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Instagram seems to get little love, or at least a lot of flack, from those in the ‘serious’ photography community. What it seems they fail to see is that far from just a catalogue of personal experiences and selfies, it’s a veritable publishing platform in its own right, where photographers can share their work to millions bypassing outdated media sources. Yet another example of how the internet has brought factors of production to the masses.

Still, it can seem, given the sheer volume of images taken with utter frivolity, that it’s not somewhere proper ‘work’ can get noticed – that the powers at be, those serious in the business, aren’t watching. But they are. Just this morning Getty Images announced a photography grant program they are bankrolling, and your submission for consideration is for all intents and purposes, your Instagram account. It’s the inaugural Getty Images Instagram Grant aimed and poised to support photographers using Instagram to document events and stories of great social importance from communities worldwide. So it would appear, a collection of selfies won’t qualify you – this seems more about social conscience.

The purpose of this grant is to support photographers using Instagram to document stories from underrepresented communities around the world. We recognize that Instagram has introduced new opportunities for emerging voices, outside the mainstream media, to create and share projects of social importance. This grant provides financial support and mentorship to amplify their impact.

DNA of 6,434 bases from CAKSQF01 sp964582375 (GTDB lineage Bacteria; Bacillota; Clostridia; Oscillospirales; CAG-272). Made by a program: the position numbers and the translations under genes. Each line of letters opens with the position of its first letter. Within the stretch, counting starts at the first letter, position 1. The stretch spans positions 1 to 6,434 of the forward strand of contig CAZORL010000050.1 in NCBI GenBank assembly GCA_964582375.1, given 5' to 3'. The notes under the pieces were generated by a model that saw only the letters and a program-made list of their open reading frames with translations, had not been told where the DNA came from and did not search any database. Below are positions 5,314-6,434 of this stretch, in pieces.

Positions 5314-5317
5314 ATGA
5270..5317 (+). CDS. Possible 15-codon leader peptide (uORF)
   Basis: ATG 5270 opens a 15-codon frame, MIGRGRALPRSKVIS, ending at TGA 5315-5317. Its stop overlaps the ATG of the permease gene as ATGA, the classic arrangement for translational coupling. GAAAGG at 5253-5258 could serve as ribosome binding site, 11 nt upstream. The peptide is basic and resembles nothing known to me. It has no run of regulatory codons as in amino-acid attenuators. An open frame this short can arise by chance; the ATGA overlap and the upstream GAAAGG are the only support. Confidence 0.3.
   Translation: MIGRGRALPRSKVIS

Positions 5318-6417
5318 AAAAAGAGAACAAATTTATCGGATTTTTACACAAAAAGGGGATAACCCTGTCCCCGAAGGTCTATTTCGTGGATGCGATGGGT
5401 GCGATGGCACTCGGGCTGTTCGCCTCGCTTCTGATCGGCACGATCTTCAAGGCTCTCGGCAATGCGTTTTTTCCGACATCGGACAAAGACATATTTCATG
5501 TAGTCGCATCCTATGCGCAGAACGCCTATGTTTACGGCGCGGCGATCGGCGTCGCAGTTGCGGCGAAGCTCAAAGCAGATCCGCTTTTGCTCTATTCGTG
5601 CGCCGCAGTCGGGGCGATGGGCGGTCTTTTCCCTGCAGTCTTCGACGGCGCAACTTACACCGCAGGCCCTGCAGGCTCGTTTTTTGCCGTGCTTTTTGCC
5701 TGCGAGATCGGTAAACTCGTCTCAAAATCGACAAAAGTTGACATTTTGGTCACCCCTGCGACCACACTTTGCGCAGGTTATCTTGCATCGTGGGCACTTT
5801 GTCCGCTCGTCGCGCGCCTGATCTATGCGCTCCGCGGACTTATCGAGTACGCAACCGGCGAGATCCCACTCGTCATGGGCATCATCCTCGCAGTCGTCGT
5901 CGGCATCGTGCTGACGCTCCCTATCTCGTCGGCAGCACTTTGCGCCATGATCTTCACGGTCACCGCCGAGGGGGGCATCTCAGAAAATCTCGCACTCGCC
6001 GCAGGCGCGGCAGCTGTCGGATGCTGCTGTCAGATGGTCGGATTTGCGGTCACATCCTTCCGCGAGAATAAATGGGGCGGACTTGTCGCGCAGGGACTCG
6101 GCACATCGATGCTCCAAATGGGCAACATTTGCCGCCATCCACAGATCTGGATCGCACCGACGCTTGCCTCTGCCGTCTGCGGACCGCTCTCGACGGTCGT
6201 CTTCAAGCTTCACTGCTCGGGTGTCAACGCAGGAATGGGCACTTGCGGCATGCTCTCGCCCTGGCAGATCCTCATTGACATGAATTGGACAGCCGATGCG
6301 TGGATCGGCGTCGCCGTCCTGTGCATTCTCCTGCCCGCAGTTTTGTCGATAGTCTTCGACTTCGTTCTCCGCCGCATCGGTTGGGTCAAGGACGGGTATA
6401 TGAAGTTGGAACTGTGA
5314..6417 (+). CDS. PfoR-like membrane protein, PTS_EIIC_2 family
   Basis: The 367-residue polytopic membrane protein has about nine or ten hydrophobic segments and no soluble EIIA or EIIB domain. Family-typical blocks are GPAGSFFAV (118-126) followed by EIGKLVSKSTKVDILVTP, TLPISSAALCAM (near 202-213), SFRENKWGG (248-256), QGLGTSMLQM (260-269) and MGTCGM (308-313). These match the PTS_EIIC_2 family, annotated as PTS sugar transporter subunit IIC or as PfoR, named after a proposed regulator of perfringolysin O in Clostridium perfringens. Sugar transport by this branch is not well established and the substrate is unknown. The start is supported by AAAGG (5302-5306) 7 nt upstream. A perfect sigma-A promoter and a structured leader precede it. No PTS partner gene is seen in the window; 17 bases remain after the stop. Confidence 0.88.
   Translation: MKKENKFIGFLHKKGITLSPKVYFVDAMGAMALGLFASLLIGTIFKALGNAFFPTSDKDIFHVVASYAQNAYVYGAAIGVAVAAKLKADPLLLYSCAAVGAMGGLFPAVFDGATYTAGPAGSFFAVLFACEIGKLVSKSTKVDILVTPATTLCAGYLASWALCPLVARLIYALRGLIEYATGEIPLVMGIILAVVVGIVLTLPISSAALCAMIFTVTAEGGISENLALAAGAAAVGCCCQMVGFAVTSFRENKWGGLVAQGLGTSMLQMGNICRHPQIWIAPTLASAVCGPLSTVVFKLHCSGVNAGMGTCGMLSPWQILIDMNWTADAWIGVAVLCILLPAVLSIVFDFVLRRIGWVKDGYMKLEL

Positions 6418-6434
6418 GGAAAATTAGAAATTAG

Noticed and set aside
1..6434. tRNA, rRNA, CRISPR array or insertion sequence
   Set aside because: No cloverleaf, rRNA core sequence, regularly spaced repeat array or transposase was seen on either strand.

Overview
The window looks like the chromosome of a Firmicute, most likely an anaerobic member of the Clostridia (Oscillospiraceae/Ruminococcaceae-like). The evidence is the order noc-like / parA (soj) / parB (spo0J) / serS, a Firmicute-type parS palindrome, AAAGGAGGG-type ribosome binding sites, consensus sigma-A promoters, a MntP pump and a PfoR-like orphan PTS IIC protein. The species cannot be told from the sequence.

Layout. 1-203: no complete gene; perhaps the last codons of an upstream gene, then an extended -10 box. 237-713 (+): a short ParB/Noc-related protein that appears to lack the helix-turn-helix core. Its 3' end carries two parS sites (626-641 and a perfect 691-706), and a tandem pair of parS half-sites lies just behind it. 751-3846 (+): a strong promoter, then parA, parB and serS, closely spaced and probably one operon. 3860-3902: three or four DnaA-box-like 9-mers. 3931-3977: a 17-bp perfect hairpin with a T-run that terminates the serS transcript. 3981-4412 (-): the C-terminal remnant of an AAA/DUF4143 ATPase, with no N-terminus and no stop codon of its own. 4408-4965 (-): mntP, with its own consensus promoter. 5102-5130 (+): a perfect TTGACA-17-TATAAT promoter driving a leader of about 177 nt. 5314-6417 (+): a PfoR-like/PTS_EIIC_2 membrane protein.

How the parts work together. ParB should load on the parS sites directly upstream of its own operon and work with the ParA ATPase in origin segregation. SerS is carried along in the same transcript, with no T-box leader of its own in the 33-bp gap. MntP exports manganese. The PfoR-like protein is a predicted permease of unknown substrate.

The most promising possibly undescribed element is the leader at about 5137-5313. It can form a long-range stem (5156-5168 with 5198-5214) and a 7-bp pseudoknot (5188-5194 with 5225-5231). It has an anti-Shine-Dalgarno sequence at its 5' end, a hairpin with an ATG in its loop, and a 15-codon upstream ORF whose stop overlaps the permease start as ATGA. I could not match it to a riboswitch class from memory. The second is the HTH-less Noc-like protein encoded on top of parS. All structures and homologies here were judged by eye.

So far, it seems 3 Instagrammers who demonstrate their skill via quality of imagery and the stories they tell, will be granted $10,000 each, along with professional mentorship from Getty Images’ photographers and an exhibition of their work at the Photoville Photography Festival in NYC in September, which is the same month the winners will be announced.

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The time to submit applications is now open and will be until June 4th, at which point the submitted works will be judged by a panel of noted photographers: Maggie Steber, David Guttenfelder, Ramin Talaie, Malin Fezehai, and TIME magazine’s director of photography Kira Pollack.

Thoughts

It seems clear that there’s certainly a focus on communities that are underrepresented in mainstream media and issues that just haven’t been part of mainstream typical media, not for lack of importance.

[REWIND: Instagram and The Future of Editorials ]

I also think it’s wonderful for the craft on a whole. Instagram, can, sort of level the field for many people. Many of the most astonishing images I’ve come across on it aren’t notable for their camera trickery or effects, but are simple iPhone images that are brilliant in composition, subject, story, and the rest. So judging strictly from Instagram means certain people out there who have a beautiful eye, and mind, but perhaps not the funds, can be seen and appreciated and supported. It has my support.

You can find out more, and find the application here. Best of luck.